There are a large number of adults who are recommended to have screening at a younger age for diabetes based on their race or ethnicity, family history, or clinical history, Laiteerapong said. “The American Diabetes Association has recommended this for years, and it is excellent that the USPSTF is now including these populations in their recommendations.”
“Diabetes is on the rise and it’s directly related with the increase in obesity. [Though] there’s been some leveling off with the rate of rise, the absolute rate of the population that is overweight or obese hasn’t been decreasing,” Don Bradley, MD, an associate consulting professor in the department of community and family medicine at Duke University, said in a phone interview with MedPage Today. “We have yet to see the peak in type 2 diabetes. We’re seeing an increasing prevalence of type 2 diabetes in kids, and we’re still going to see a continued increase.”
According to Bradley, the real question is what impact will these recommendations make. “Will knowing if someone is glucose intolerant make a difference? The USPSTF isn’t overly enthusiastic about meds, but to the extent that this is a motivator to get folks to do what they ought to be doing anyway.”
Bradley, who served on the Institute of Medicine (IOM) roundtable on obesity solutions, said counseling and integration with community efforts and environment and other social determinants will be critical to move the dial.
“The 15 minutes are probably 7 minutes that you get to see the doctor, and the few minutes that you see the nutritionist are important, but if you go home and you can’t buy food, or there isn’t a safe place to walk, or there’s no place to exercise at work…[there’s] a need to think more broadly, intensive behavioral counseling can only go so far if they [patients] know what to do, but they go home and can’t make [the changes] happen.”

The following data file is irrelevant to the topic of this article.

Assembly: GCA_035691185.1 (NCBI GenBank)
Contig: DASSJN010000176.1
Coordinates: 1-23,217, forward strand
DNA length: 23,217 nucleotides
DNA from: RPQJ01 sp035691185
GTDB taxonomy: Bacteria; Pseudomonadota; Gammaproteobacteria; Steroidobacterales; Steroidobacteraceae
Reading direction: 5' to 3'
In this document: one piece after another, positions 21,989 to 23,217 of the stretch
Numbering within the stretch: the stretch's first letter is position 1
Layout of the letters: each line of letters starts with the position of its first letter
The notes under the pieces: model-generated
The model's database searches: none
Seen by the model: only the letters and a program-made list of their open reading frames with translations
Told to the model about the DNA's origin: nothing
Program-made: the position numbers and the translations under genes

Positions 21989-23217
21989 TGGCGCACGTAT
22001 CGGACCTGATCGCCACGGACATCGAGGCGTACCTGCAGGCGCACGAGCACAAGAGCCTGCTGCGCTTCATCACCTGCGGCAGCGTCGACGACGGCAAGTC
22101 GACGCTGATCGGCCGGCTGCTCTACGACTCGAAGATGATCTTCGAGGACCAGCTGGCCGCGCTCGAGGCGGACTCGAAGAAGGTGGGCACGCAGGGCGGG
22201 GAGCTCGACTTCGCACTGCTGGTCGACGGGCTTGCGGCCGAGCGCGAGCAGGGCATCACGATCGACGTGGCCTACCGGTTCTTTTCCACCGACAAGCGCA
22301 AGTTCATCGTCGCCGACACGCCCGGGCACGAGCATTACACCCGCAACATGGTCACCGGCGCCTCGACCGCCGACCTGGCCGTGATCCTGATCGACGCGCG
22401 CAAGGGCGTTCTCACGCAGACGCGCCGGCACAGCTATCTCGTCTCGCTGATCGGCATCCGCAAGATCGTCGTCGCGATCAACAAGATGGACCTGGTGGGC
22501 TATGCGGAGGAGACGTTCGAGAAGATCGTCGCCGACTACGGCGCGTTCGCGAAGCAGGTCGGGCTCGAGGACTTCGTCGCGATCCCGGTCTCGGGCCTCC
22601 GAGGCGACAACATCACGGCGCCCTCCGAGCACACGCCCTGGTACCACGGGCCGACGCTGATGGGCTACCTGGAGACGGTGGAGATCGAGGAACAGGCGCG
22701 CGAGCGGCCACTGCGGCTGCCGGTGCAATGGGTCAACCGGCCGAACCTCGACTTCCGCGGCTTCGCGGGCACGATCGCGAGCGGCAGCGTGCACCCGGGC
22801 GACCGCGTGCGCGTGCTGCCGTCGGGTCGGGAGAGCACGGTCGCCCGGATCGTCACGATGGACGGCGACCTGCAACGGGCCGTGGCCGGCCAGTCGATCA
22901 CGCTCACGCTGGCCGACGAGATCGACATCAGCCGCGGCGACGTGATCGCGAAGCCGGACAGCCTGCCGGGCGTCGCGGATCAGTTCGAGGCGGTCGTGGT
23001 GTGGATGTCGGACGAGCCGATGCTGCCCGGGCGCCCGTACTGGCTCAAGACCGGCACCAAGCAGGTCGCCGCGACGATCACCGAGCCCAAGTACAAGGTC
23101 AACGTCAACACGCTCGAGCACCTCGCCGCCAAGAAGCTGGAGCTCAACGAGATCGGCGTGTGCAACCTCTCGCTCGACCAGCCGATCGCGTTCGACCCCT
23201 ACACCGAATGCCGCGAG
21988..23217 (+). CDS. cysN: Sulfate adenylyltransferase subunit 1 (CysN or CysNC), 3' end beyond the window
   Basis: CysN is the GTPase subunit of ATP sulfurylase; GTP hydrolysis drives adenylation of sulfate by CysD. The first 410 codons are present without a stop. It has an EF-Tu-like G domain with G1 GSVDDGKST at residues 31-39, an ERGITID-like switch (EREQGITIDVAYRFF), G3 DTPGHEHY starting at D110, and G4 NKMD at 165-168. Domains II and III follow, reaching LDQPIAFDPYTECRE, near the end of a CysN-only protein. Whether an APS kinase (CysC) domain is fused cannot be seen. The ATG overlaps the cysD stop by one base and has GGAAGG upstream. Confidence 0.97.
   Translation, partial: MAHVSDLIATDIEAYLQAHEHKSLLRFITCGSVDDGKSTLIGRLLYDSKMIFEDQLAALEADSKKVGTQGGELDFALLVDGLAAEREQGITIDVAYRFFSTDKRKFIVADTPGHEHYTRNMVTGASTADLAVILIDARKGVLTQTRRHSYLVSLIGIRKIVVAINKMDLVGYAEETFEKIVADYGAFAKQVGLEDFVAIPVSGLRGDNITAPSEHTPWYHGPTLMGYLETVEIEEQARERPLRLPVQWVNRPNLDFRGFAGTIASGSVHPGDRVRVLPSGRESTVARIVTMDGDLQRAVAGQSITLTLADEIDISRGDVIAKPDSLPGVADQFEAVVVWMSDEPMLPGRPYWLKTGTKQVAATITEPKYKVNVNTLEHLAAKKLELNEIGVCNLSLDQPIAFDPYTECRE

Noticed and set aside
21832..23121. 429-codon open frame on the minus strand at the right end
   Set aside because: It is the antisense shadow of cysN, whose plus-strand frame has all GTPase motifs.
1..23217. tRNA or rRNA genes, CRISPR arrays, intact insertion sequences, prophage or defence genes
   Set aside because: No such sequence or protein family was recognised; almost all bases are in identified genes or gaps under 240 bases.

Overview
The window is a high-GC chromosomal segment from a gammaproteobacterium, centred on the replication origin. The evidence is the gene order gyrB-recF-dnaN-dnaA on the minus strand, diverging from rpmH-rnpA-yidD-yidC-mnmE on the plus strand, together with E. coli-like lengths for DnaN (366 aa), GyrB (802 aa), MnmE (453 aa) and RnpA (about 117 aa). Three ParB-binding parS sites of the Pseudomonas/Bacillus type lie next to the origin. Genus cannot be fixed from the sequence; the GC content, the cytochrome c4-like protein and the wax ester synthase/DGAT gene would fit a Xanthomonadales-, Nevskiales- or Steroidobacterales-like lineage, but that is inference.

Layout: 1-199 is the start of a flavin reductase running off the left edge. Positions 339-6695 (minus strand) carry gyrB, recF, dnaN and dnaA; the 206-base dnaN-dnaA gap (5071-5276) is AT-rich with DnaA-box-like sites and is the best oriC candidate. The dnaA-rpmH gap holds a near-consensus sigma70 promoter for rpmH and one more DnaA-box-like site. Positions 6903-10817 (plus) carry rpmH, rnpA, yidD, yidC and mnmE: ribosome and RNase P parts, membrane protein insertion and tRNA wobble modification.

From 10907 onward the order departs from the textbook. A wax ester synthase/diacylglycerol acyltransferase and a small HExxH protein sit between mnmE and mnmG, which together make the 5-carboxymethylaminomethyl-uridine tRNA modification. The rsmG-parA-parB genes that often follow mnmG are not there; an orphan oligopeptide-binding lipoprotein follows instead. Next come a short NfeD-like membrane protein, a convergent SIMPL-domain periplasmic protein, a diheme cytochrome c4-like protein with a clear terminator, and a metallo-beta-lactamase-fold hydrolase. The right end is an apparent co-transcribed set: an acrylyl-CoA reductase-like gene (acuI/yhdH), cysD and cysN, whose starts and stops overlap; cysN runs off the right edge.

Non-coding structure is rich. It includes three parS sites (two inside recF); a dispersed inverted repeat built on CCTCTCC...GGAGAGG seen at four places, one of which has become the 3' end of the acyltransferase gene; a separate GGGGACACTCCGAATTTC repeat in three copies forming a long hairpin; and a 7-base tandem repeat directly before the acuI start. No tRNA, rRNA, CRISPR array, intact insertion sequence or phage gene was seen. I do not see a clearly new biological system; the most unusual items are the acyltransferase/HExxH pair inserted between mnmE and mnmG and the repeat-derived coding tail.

Michael Pignone, MD, MPH, a member of the USPSTF committee, said in an email to MedPage Today that the hope is that the updated recommendation will “improve the consistency of appropriate screening.”
“Diabetes has been increasing in prevalence in the United States in the past 15 years. Almost 40% of adults have abnormal blood sugar levels that put them at increased risk for developing diabetes or cardiovascular disease,” Michael Pignone, MD, of the University of North Carolina at Chapel Hill, wrote in an email to MedPage Today. “The good news is that the task force found screening adults ages 40 to 70 who are overweight or obese can identify individuals with abnormal blood glucose levels before it progresses to diabetes and that offering or referring them to intensive lifestyle interventions can help prevent or daily complications from the disease.”
“The best way to do this is an intensive counseling program that supports improved nutrition, healthy eating behaviors, and increased physical activity. Currently, physician practice with respect to screening for abnormal blood sugar is variable,” he added.
For more information about AACE’s guidelines on glucose screening, see here.